More invasives

Alex Cripps – Conservation Graduate Trainee

As well as controlling Himalayan balsam along the River Rye and River Seph in the west of the North York Moors, the National Park Authority is continuing to tackle invasive plant species in the River Esk catchment in the north of the Park too. We concentrate our efforts along rivers and watercourses because this is where invasive plants are most problematic. Increased sedimentation in the Esk caused by invasive plant species is particularly threatening for the important protected species found there like the freshwater pearl mussel.

Himalayan balsam control work has been going well over the last few years in the upper Esk catchment so this year work effort has moved downstream and is now being concentrated in the Sleights and Ruswarp area near Whitby.

There has been a lot of help from landowners and members of the public letting us know where the balsam is growing. With a big concerted effort from our Mussel Volunteers and local contractors, coordinated by Simon Hirst our River Esk Project Officer, a huge amount of balsam has been pulled up this season. It is really important to hand pull or strim the balsam early, before the seed pods develop, as the seed pods explode catapulting hundreds of seeds up to 8m from the parent plant.

Seeds are transported by waterways and can stay viable in the soil for a few years, so it is going to be important to continue monitoring sites every year. It usually takes atleast 2 – 3 years to eradicate Himalayan balsam at a site. The plant can also be controlled by spraying it with pesticide (using a pesticide approved aquatic use when working near water) but this method is only used for areas with a dense coverage of balsam to ensure we’re not affecting other plant species.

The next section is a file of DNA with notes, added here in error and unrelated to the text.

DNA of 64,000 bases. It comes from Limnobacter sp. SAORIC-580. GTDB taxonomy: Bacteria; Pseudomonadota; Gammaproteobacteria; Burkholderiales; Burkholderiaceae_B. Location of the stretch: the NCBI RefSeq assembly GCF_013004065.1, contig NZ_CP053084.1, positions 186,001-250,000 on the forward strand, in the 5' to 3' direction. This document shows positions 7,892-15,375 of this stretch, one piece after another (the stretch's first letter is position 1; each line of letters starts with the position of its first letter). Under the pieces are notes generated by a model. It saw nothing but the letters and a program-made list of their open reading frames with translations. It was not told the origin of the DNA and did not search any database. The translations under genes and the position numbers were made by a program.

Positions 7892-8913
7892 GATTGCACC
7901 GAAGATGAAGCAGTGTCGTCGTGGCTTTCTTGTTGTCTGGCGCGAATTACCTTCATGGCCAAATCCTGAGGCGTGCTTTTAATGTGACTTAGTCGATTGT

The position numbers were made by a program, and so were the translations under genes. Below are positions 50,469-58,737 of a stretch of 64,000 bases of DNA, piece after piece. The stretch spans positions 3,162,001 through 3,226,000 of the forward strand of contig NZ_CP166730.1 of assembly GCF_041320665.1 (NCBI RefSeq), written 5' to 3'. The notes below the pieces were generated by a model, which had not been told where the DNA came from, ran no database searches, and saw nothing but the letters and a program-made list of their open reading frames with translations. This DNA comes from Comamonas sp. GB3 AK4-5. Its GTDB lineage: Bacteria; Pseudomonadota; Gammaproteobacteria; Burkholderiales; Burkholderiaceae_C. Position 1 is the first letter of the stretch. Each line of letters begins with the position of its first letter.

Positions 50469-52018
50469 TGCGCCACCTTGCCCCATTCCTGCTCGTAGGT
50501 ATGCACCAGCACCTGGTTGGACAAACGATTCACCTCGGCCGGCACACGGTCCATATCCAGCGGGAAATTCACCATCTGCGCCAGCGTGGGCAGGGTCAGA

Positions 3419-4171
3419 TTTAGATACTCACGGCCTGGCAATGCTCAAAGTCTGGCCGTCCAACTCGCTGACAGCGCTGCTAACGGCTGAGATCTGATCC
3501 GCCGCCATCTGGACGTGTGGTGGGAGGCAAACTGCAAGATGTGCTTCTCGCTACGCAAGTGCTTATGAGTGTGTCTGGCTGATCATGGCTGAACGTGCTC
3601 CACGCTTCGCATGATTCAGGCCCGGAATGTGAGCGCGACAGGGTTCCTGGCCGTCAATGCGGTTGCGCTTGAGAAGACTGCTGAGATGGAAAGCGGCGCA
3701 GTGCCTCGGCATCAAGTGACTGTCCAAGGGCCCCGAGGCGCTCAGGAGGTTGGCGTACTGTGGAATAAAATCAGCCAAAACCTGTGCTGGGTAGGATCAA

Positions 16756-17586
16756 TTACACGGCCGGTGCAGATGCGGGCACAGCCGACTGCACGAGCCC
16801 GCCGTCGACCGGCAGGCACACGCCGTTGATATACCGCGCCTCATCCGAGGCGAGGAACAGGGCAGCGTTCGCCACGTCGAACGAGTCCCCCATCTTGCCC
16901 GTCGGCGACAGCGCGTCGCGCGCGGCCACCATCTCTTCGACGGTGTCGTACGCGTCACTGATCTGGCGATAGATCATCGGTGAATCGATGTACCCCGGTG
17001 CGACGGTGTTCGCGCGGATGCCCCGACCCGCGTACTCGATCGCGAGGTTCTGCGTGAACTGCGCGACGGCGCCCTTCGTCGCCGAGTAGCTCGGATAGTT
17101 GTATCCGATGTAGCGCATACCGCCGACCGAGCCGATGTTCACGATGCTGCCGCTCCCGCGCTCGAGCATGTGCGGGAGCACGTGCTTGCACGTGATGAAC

Japanese knotweed is another non-native invasive plant found in the Esk catchment. Like Himalayan balsam it too creates large monocultures, shading out other plant species. Japanese knotweed does not produce seeds but instead it spreads vegetatively and can regrow from fragments of stems or rhizomes. It’s incredibly tenacious. So it cant be strimmed or mowed because that will just spread the plant and this makes it incredibly hard to eradicate.

The best method of control is by stem injection, whereby stems are injected with a pesticide. This is obviously very labour intensive but it is a very effective method and does not affect non-target plants. Spraying Japanese knotweed using a knapsack sprayer is also another method our contractors use, but this can only be done on a dry, calm day.

Hand pulling HB

2 thoughts on “More invasives

    • Hi David, thankfully we have managed to control the Himalayan balsam and Japanese knotweed fairly early on the river Esk, before these plants have formed a monoculture, where one species dominates, on the river banks. Himalayan balsam in particular is a major problem because it is an annual plant (the plant survives only one growing season). The Himalayan balsam forms dense patches in the summer, shading out and killing all the native plant species, and then dies back in the winter, leaving bare and easily erodible river banks (especially on the Esk where the banks are often composed of just coarse sand).
      So we are trying to catch these invasive non-native plants early, before they dominate our river banks! It’s also a lot cheaper and easier to control them if you catch them early.

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